November 10, 2011


The Mystery of the Missing Everything. By Ben H. Winters. Harper. $16.99.

The Secret Life of Ms. Finkleman. By Ben H. Winters. Harper. $5.99.

The Last Musketeer. By Stuart Gibbs. Harper. $16.99.

The Three Musketeers. By Alexandre Dumas. Adapted by Clarissa Hutton. Pictures by Brett Helquist. Harper. $6.99.

     Some new books are more effective and more fun only if you know their predecessors. The Mystery of the Missing Everything reintroduces middle-school detective Bethesda Fielding, now an eighth grader, in a story about a stolen trophy that has led Principal Isabel Van Vreeland to cancel the eighth grade’s much-anticipated field trip to Taproot Valley. The trophy is super-important to the principal, since it is the only one the school has ever won, and it brings out her mean streak: “Instead of helping her get to the bottom of this, and get her precious trophy back, all everyone did was moan and groan about their precious extracurricular activities. …Well, guess what, folks. You want me to make things better around here? Too bad. They’re about to get a lot worse.” Bethesda methodically works on the trophy issue, and soon becomes a thorn in the side to a certain someone: “Bethesda was clever. A little too clever. She was determined to solve the mystery, and for the person in the upstairs bathroom, that was a problem.” There is a long list of suspects, through which Bethesda goes methodically, and there turn out to be several confessions, none of them useful until, of course, the one that is (actually the two that are). And a bit of deus ex machina at the end guarantees that everything comes out fine – thanks in part to Ida Finkleman, who at one point is sort of a suspect but who turns out to be a big help. She is the focus of Ben Winters’ previous book, The Secret Life of Ms. Finkleman, which is now available in paperback. In that book, set a year earlier (with Bethesda as a seventh-grader), there is much made of Ms. Finkleman’s apparent tattoo of Ozzy Osbourne, and of the contrast between the conservatively dressed music teacher and the real Ms. Finkleman, who seems to have a “secret life.” But it turns out that there is a secret beyond the secret, a mystery behind the mystery: what has been revealed about Ms. Finkleman turns out not to be correct, not quite, and even that tattoo, although it exists, proves not to be what it seems. The twists in Ms. Finkleman’s story are rather overdone, but the book seems somewhat less forced than The Mystery of the Missing Everything, and rock-music fans in the target age range will find it neatly to their tastes – and a good foundation for the newer book, if they want to know more of Bethesda’s detective adventures.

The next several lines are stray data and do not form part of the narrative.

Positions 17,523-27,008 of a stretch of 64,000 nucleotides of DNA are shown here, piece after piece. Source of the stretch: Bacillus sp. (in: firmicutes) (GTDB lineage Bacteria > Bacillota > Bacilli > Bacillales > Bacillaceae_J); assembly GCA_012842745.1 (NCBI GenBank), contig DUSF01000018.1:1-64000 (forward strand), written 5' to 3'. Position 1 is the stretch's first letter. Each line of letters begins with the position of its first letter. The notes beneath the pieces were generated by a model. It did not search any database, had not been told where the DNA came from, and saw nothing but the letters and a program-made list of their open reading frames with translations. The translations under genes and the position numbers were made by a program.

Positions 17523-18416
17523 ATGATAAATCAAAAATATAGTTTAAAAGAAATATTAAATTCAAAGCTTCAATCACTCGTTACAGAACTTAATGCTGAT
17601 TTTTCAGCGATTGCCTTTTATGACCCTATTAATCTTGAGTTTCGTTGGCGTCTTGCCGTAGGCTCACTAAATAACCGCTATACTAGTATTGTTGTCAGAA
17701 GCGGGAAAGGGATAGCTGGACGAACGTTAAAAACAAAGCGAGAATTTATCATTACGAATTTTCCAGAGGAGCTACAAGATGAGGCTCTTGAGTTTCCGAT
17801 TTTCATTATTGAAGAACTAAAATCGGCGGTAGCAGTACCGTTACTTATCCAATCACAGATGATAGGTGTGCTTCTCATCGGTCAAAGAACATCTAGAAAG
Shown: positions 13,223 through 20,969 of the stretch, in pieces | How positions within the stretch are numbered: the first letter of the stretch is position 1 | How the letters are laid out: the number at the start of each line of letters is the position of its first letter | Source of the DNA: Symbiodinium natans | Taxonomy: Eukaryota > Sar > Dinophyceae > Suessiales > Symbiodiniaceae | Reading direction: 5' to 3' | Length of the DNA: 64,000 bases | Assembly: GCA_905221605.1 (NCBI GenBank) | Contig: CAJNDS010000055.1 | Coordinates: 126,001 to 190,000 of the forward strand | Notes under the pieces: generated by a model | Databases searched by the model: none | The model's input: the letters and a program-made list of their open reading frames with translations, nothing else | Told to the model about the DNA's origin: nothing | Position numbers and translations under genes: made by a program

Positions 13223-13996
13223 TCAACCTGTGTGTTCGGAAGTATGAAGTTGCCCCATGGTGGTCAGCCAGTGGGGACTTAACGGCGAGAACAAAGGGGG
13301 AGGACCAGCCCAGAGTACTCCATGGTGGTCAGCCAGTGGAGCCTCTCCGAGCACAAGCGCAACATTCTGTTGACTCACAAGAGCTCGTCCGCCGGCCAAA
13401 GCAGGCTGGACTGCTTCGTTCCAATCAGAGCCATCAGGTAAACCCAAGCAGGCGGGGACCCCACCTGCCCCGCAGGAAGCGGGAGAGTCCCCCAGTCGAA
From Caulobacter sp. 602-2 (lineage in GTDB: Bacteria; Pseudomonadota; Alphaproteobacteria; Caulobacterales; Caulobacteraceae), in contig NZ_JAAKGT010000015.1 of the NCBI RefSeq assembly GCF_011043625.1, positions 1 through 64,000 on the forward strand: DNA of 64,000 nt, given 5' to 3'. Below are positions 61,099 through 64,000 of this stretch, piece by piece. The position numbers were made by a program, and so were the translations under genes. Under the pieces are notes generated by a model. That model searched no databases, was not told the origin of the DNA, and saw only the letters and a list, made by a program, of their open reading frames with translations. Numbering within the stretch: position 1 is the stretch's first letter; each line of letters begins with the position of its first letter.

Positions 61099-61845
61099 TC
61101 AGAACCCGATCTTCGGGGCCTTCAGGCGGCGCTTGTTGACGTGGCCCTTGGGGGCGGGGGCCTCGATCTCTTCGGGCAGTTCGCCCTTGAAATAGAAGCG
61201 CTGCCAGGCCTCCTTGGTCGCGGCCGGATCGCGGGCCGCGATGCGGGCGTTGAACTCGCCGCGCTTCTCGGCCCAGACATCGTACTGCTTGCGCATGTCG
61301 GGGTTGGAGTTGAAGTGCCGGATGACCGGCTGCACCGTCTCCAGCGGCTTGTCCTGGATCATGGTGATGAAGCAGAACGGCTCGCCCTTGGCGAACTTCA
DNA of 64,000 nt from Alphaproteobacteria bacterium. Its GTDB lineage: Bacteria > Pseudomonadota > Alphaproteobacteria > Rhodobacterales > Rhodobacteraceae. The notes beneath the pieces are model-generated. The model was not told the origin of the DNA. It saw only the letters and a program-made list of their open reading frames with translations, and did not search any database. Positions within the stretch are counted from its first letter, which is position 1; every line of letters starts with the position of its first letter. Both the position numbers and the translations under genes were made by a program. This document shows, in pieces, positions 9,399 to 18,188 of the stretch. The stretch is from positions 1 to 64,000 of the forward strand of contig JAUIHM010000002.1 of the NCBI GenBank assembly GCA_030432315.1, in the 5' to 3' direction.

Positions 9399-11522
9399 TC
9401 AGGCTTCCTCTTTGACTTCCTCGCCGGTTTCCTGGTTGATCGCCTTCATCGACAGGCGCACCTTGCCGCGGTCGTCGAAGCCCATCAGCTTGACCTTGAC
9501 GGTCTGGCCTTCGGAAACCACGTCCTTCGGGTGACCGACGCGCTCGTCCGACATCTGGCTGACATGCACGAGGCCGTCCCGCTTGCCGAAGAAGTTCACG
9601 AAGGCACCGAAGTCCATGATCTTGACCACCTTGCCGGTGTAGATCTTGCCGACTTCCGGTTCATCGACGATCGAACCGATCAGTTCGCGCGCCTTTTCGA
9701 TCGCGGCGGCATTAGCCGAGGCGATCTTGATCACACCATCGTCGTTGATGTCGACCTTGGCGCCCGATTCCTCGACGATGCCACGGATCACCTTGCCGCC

“Adventure” is the perfect word for The Three Musketeers, published in serial form in 1844 and ever since identified with swashbuckling heroism and the “all for one, one for all” mentality (in fact, Alexandre Dumas invented the phrase – albeit in French). Readers who have long enjoyed the novel, or one of its many adaptations, may nevertheless be unaware that there were two sequels: Twenty Years After and The Vicomte of Bragelonne: Ten Years Later, one part of which is famous as The Man in the Iron Mask. And now there is another sequel of sorts, or rather a prequel: The Last Musketeer by Stuart Gibbs. It is really a pretty silly book, involving time travel by 14-year-old Greg Rich in an attempt to rescue his parents after they disappear during a family trip to Paris. Greg meets the teenage Musketeers – Athos, Porthos and Aramis – and discovers that he must help them survive some dastardly machinations so they can become the heroes they are meant to be and meet up with d’Artagnan. This means that Greg himself must become a Musketeer, which is possible because his family history is tied to the Three Musketeers, and…well, the whole setup is so far-fetched that it is hard to believe Gibbs wants anyone to take any of it seriously. The camaraderie of the Musketeers quickly extends to Greg: “‘By now you’re not a stranger,’ Aramis interrupted. ‘You’re a friend.’ ‘Besides, this is about right and wrong, and defending honor,’ Athos added.” And so the morality underpinning Dumas’ novels (which are collectively called The d’Artagnan Romances) appears in Gibbs’ book as well, however hard it may be to take it seriously in this context. And how seriously will modern readers take it in the original context? The Three Musketeers is certainly still worth reading, even – for young readers – in the rather lightweight adaptation by Clarissa Hutton. Brett Helquist’s name appears on the cover in larger type than Dumas’, which shows this edition’s orientation – although it is not a graphic novel (actually, The Three Musketeers would make a good one). Helquist’s illustrations are suitably overdone – lots of smirks and snarls by bad guys and lots of heroic posturing by the good characters. And the translation is suitably dramatic – plenty of “Begone!” and “Silence!” and “Help! Help!” and such. And the development-a-minute plotting still carries readers along into the mixture of swordplay and chivalry that has long made Dumas popular. There may not be all that much to The Last Musketeer, but there is still plenty to enjoy in the novel that provides its foundation and background.

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